Infertility. Some tropical butterworts turn infertile after prolonged growth. Why this happens is unclear, but if the anther or stigma is still working, you can pollinate with another species.
Temperature. Pinguicula pollination are sensitive to heat and cold. If it is too hot or too cold, collecting seeds will be hard or impossible.
Another possible reason is your pinguicula is not healthy. For any sort of pollinating to work, the plant must be robust enough to produce flowers. Wait until the flower is two days old before pollinating.
Tips for Pollinating Pinguicula
The following tips apply to most if not all butterworts, including the popular pinguicula sethos. By keeping these in mind you will have a greater chance of pollinating pings and gathering seeds.
Seeds have to be germinated at 60-80 F (15-25 C). Prepare a soil mix like peat and perlite or sphagnum moss and silica sand. You can also buy premixed potting soil online.
Fill a pot with the soil almost up to the top. Place the seeds on the soil but do not bury them. Space the seeds a few inches apart. Water the soil until it is damp. You may put a plastic wrapper over the pot and seeds to trap humidity if it is hot in your area.
It takes 1-2 months for seeds to germinate. This is the average length and yours might germinate faster or slower depending on the growth conditions.
Pinguicula seeds are most responsive to indoor grow lights during the first few weeks. A good choice would be GroDrow Grow Lights because it has proven to work with various plants.
Do not expose to full sunlight until you see a small plant has emerged. Once leaves have appeared you can move the plant to a new pot.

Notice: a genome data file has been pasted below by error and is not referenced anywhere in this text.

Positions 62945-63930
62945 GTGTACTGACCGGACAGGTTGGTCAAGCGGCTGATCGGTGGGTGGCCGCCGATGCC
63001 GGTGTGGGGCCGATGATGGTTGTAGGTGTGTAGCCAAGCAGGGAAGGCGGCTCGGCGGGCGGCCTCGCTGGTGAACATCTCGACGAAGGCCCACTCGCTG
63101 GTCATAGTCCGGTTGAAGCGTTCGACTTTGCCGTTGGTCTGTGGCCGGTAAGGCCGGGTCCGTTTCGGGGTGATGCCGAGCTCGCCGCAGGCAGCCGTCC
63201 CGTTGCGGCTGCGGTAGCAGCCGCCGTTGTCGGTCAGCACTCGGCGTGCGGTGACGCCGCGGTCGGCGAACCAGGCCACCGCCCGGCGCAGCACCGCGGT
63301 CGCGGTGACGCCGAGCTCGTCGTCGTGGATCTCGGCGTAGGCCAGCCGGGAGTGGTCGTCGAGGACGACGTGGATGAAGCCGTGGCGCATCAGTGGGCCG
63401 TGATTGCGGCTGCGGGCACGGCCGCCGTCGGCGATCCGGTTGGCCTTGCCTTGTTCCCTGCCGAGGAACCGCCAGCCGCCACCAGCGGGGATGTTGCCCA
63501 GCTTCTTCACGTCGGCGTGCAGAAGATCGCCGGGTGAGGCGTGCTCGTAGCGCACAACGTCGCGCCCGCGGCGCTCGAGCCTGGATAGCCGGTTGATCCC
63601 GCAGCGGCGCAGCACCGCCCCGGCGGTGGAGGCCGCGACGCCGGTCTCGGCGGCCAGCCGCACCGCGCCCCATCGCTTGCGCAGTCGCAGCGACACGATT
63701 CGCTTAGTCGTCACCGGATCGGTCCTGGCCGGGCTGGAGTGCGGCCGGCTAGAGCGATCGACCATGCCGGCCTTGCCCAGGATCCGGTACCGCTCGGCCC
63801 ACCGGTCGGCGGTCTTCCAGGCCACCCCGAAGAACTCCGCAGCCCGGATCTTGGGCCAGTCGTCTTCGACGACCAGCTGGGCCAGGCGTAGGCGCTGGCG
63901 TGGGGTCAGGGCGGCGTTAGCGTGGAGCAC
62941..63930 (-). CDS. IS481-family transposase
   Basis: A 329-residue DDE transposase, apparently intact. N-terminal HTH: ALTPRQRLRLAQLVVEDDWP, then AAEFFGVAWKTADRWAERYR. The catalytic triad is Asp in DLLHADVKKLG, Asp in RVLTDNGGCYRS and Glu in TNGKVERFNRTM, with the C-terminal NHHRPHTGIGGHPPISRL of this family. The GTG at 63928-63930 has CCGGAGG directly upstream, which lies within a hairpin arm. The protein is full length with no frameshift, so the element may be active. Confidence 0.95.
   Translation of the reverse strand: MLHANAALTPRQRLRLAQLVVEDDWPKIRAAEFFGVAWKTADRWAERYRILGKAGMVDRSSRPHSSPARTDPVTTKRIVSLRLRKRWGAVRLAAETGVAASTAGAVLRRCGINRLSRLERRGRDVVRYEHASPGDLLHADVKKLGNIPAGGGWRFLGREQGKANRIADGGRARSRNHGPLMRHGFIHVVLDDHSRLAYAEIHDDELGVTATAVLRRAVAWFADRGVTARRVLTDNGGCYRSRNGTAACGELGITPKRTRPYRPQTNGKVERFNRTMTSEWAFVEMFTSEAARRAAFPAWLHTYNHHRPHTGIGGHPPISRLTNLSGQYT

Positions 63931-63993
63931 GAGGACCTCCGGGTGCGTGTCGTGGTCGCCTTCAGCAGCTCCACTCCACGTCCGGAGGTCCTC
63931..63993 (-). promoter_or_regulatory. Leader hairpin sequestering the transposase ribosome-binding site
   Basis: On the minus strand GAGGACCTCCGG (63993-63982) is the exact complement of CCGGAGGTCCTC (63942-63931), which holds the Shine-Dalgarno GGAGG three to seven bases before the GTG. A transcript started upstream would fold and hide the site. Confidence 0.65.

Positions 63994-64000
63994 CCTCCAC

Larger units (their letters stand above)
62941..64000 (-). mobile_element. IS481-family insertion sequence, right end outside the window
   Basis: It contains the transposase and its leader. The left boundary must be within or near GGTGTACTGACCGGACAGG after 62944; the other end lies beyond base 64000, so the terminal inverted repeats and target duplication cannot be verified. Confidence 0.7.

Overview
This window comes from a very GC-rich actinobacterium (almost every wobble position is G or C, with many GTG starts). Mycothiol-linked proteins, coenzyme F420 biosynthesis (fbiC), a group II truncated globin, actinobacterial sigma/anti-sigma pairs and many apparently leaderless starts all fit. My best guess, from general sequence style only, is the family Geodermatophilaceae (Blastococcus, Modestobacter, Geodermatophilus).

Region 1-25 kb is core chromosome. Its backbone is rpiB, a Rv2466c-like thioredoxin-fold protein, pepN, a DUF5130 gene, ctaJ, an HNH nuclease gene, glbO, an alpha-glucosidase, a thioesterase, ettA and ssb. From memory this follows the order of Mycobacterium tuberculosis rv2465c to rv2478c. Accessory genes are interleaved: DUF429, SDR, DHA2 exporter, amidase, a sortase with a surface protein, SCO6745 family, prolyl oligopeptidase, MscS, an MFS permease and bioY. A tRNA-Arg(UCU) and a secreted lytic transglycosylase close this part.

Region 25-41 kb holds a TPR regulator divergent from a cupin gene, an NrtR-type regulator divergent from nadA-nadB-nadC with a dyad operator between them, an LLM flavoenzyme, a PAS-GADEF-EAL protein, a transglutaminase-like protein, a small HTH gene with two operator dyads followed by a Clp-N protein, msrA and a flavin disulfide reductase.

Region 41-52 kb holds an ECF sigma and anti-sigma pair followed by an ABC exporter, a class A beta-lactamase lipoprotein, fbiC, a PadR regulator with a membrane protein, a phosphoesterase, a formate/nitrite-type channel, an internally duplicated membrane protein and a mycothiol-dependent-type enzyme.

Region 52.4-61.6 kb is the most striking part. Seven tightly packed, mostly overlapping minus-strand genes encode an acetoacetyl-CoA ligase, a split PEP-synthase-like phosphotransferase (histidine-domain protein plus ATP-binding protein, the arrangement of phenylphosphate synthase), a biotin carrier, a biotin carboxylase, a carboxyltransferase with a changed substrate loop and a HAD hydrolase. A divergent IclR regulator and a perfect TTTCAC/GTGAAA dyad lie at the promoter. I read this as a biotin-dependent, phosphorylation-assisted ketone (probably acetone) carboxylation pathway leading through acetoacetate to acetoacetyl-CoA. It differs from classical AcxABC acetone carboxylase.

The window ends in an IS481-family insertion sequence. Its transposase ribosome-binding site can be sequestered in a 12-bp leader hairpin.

How to Prepare Pinguicula for Pollination
If your pinguicula has bloomed and the flowers look healthy, it is ready for pollination. But the question is how do you get there? The following are some helpful tips, and you may check out this guide on how to get butterworts to flower.
Only mature, healthy pinguicula should be pollinated. Spring of course is the best time to attempt this. The more pollen you gather the more seeds you might get. This can be a challenge though because pinguicula only produce a few seeds. This is why leaf pullings is the most popular way to propagate them. But if you want to pollinate and use seeds, do the following to get your pings in the best condition.
Light and Temperature
Mexican pinguicula usually grow in 65-85 F, but some species may tolerate higher or lower temperature. Generally the limit is 100 F, so do not expose your butterworts to that kind of heat.
Like most plants, butterworts need 6-8 hours of light, but 10-12 helps even more. You can also use artificial lights if you want to cultivate pinguicula indoors.
Another benefit of growing butterworts indoors is you can control the humidity. After collecting the seeds from pollination, you can place the seeds on damp potted soil and cover it with a plastic wrapper. This locks in the moisture no matter what the temperature is outdoors.
Water, Feeding and Dormancy
The rule of thumb is water the plant until the soil gets moist. You can do overhead watering, use the tray method or both. Using both is recommended during very hot days, but otherwise, stick to just one. Too much water could damage the roots.
Nutrition and food are essential to keeping butterworts healthy. Make certain the plant eats at least once every two weeks. You do not need to give the plant a lot of insects or fish food if they are able to catch bugs on their own.
Tropical butterworts produce succulent rosettes in winter, but they do not die like plants go dormant. Instead you just need to scale back on the water. As soon as winter ends, the plant will create carnivorous leaves again and bloom in the spring. When its flowers start blooming, you can prepare the process of pollination.
My fascination with carnivorous plants began many, many years ago with Venus Fly Traps. Now I am more than happy to impart what I know with other enthusiasts and those who are curious about meat eating plants.